The legislative landscape surrounding trucking is constantly changing. Each new court ruling or ratified bill sets the stage for a new change truckers and freight providers need to comply with. With the first quarter of 2019 in the books, it’s time to look at some of the recent court cases and proposed laws destined to affect the freight industry.
New legal precedent affecting contractors
Several court cases escalated in 2018, culminating either before the new year or shortly thereafter. Among them was Dynamex Operations West Inc. v. Superior Court. This California case centered around the classification of employees versus independent contractors and the legal rights of wage earners surrounding this classification.
The decision introduced the ABC Test and showed this test as a reliable method of distinguishing independent contractors from employees based on their interaction with the employer. It’s likely to have ongoing implications for how contract truckers are classified within the growing gig economy.
Paying for every hour on the job
In Browne v. P.A.M. Transportation Inc., the court ruled in favor of paying truckers for the time they spend resting in their sleeper berth. This ruling comes as the summation to a drawn-out battle over the right to be paid for all hours spent on the job, including those spent resting to ensure vigilance on the road.
This ruling has implications for how truckers can and may be paid in the future, but it’s far from concrete. A similar case (Julian v. Swift Transportation Co.) upholds the ruling, but two other courts have struck it down. It’s a battle that’s likely to heat up as other lower courts weigh in.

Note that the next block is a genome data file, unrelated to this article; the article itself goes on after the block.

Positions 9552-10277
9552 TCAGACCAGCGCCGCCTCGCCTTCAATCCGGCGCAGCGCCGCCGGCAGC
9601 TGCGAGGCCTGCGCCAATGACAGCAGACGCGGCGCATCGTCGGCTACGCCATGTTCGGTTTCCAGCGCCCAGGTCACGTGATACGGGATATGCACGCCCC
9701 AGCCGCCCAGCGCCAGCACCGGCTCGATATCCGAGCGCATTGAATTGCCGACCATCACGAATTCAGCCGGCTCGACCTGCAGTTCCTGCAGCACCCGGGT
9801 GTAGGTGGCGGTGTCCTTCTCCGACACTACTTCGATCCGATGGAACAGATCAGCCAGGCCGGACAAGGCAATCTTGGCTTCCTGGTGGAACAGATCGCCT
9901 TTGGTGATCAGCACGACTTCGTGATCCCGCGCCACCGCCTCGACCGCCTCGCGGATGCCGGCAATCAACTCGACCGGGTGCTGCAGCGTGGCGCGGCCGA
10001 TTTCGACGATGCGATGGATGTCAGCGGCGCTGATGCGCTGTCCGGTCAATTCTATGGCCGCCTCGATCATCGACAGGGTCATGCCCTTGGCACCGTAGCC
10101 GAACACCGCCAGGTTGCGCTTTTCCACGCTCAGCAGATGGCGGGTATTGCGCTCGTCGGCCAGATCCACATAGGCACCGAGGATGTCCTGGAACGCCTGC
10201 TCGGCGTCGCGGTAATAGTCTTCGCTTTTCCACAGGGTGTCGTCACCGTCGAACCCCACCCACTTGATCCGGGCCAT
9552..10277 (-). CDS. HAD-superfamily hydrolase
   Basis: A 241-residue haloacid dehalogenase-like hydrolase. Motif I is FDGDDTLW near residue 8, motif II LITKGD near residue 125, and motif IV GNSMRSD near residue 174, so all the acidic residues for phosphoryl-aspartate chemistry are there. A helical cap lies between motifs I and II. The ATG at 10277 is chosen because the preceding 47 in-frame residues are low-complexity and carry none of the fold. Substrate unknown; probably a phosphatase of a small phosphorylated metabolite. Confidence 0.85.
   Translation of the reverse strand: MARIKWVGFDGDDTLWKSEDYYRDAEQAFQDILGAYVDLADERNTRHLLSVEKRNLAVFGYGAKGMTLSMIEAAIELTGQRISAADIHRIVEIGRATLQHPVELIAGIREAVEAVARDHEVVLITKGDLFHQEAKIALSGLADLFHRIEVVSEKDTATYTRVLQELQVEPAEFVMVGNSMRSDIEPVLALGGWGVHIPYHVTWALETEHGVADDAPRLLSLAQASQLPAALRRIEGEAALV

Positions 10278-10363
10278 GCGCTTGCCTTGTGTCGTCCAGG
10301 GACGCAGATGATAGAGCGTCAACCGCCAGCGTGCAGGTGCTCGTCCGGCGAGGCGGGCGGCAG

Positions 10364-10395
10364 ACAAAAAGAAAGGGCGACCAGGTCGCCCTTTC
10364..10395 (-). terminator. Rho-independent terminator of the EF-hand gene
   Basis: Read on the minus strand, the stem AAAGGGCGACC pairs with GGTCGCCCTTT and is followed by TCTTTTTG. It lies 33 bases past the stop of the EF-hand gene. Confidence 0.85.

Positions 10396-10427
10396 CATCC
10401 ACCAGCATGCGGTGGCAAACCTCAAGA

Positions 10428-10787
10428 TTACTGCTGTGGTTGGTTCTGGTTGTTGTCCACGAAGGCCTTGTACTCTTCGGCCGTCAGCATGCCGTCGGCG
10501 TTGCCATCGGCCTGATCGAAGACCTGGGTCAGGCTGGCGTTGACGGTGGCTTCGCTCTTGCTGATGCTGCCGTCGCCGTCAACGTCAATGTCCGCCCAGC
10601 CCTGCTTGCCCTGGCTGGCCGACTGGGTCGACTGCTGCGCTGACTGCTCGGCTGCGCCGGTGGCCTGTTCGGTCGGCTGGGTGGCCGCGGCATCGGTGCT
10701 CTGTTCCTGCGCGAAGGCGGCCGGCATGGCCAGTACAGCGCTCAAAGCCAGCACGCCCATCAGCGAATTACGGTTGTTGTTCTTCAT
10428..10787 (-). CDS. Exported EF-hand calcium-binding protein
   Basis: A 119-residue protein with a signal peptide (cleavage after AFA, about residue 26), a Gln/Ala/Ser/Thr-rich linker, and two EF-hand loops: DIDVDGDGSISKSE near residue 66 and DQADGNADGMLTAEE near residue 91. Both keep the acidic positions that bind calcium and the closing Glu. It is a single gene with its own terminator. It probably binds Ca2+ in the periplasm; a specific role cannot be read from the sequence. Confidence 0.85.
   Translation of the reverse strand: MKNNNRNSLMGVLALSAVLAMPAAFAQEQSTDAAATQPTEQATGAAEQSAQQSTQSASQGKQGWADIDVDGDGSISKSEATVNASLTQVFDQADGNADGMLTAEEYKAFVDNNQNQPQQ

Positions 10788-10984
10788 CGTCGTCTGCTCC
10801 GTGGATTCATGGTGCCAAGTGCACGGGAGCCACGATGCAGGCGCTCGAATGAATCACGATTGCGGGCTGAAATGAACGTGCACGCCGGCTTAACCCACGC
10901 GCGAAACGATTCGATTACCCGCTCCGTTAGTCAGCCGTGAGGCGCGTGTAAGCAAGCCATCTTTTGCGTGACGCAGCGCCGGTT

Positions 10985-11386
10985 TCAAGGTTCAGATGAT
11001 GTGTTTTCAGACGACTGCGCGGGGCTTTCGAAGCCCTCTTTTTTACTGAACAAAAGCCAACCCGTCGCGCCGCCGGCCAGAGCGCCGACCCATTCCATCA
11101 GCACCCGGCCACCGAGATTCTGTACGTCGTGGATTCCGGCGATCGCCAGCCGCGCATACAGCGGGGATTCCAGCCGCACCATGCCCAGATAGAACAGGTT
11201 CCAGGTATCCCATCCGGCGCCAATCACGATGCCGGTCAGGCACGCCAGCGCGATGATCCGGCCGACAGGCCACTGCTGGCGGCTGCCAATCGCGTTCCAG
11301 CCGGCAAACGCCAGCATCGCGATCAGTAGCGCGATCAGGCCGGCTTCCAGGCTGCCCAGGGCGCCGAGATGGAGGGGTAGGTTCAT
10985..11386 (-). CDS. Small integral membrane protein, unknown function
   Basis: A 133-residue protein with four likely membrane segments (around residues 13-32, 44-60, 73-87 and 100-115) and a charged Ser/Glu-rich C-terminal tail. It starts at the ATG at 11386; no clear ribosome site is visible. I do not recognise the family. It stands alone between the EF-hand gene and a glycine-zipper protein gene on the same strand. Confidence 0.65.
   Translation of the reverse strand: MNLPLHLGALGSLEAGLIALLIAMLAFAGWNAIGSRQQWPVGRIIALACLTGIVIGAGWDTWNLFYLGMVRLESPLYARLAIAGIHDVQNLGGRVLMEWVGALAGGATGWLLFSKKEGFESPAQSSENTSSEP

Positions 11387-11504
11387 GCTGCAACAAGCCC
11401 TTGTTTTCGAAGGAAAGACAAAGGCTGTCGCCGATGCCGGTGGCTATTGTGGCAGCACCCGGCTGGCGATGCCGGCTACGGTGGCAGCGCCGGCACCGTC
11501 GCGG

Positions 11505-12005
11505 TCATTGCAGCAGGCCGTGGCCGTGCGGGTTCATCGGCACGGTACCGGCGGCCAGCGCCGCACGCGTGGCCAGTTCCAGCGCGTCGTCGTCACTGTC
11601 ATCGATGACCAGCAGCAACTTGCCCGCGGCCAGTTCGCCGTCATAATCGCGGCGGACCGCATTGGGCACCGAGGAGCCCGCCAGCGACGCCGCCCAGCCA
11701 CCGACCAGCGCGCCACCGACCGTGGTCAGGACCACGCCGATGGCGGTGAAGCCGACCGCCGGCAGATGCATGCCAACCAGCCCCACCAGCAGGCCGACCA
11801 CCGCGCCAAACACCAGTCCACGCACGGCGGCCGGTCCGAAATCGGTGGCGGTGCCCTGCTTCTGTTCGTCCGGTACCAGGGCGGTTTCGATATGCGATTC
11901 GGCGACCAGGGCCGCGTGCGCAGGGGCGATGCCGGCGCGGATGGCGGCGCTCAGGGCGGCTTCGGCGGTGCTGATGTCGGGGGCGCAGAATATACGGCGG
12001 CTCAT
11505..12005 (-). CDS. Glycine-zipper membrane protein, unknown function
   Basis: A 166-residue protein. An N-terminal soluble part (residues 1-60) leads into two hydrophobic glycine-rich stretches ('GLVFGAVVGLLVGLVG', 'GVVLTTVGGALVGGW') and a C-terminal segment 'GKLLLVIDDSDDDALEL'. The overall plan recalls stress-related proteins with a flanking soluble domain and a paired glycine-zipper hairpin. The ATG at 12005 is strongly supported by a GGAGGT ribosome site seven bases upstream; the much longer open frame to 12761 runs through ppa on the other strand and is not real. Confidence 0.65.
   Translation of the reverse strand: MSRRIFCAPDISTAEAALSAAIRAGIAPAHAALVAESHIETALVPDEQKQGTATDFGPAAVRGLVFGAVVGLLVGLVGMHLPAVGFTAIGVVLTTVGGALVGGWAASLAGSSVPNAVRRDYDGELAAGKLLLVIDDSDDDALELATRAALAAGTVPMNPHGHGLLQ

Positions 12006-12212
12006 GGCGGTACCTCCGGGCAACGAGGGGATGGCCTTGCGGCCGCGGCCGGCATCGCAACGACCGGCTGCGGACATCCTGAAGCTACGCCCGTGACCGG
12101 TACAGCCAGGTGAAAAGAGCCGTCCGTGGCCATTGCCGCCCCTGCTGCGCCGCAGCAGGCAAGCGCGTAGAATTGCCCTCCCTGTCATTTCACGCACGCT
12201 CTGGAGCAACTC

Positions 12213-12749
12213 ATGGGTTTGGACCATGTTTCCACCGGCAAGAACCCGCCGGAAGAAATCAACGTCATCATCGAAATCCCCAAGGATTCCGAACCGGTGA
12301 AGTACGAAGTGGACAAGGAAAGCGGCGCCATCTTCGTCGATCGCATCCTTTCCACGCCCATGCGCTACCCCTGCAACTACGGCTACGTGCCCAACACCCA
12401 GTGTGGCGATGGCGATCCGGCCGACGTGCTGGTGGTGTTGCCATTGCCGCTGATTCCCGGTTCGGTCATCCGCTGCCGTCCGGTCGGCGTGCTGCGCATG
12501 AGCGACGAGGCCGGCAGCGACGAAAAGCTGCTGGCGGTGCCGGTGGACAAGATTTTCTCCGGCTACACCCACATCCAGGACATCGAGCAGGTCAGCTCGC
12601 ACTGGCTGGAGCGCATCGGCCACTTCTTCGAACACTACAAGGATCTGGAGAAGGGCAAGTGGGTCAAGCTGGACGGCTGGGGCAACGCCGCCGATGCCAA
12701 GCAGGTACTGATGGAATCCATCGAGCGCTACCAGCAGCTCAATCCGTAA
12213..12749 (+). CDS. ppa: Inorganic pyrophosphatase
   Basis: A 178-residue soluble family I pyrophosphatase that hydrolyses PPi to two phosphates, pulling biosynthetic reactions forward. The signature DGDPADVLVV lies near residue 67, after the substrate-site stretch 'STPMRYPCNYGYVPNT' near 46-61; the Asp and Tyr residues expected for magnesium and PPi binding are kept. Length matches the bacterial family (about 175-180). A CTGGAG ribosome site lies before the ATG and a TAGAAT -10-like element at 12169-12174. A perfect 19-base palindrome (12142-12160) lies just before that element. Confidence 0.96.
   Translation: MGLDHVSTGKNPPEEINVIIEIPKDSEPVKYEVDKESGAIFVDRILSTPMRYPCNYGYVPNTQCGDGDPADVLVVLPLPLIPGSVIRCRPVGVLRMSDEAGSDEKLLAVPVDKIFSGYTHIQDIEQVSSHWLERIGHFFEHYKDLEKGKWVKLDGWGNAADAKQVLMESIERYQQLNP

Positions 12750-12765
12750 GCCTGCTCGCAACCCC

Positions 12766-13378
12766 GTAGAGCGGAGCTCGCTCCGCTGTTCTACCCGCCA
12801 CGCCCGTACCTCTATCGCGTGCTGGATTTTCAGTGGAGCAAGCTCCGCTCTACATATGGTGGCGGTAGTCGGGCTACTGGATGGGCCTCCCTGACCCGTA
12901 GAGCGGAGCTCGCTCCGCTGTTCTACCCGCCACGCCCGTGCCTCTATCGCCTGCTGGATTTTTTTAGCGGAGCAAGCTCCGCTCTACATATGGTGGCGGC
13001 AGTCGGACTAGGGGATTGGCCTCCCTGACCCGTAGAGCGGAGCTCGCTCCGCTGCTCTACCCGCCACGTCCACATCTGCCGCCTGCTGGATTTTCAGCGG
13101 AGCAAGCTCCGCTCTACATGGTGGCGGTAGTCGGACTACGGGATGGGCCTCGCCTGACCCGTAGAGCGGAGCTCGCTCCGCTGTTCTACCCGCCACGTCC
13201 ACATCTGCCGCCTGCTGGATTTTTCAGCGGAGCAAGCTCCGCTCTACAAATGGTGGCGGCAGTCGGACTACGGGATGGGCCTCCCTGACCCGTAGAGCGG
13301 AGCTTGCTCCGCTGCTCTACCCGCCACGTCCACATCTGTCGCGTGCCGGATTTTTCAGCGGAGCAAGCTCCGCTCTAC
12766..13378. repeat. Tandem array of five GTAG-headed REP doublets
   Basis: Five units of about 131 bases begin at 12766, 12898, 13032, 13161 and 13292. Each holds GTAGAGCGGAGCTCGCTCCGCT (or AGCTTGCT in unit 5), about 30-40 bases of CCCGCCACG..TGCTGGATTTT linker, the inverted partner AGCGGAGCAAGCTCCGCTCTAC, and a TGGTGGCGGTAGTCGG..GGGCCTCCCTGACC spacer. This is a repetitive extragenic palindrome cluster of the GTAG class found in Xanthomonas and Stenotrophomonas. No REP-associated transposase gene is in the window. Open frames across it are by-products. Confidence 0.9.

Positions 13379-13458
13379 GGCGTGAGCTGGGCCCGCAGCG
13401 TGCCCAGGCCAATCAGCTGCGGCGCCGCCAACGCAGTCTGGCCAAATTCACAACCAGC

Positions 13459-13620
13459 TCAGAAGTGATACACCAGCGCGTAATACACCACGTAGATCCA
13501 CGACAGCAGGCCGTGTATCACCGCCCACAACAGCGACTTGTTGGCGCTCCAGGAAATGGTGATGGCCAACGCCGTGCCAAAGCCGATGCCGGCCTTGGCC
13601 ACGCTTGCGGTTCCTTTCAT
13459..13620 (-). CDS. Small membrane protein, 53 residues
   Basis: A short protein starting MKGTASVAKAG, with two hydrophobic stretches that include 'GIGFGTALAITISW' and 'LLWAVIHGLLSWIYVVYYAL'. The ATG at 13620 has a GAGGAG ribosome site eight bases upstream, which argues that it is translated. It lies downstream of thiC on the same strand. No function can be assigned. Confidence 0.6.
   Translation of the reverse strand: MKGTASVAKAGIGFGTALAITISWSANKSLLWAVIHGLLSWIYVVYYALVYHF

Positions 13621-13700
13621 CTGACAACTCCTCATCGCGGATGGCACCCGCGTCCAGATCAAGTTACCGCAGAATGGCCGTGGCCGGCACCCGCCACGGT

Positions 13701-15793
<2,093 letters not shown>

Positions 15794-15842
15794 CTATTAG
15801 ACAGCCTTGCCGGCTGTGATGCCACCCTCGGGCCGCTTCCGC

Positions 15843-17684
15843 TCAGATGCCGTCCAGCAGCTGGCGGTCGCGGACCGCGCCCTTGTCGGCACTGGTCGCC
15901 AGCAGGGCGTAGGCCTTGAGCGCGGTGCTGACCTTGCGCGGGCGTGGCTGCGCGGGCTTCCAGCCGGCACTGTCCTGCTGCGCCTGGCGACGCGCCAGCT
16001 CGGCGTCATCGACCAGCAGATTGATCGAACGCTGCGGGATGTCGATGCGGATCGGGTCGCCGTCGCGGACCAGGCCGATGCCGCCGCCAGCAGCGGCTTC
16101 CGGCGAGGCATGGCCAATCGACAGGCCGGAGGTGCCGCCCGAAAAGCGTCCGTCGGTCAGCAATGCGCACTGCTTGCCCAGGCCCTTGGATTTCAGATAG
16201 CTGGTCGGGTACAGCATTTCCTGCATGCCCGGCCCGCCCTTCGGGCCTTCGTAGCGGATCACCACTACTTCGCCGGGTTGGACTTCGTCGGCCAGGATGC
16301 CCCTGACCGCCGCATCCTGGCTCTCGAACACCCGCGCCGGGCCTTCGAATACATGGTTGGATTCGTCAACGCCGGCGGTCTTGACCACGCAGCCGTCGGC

Truckers against arbitration
Shortly after the new year, the ruling for New Prime Inc. v. Oliveira came down, signaling a blow to arbitration clauses everywhere. The ruling states that independent contractors can’t be forced into arbitration in the event of a legal dispute.
The effects of this ruling are likely to ripple quickly. Most states have some form of pro-arbitration law. This ruling flies in the face of them. New litigation will likely come throughout the year, cementing this verdict or challenging the way it’s executed.
Shipper liability is changing
Not a court case but rather a new law, Senate Bill 1402 mandates customer liability for labor violations at port trucking companies. The essence of the bill states that shippers are “jointly liable for future labor law violations by port drayage motor carriers who they engage.” The first list of outstanding judgements is already up, signaling the seriousness of this new stance on accountability.
California’s break rules
The Federal Motor Carrier Safety Administration has challenged California state law about the frequency and duration of rest breaks for truckers. The agency has preempted the state’s mandate in favor of a national standard for rest breaks. The intent is to ensure the safety of truckers by reducing the frequency of pullover stops on the side of the road or in unsafe areas.
Gun laws and truckers
Many truckers carry loaded firearms for self-defense. Even with proper licensure and constitutional carry laws springing up around the country, there’s a big, uncertain question of liability. In states like Pennsylvania, it could soon become entirely illegal for truckers to carry firearms. The prospect of gun regulation in 2019 is a hot topic and one that will continue evolving throughout the year.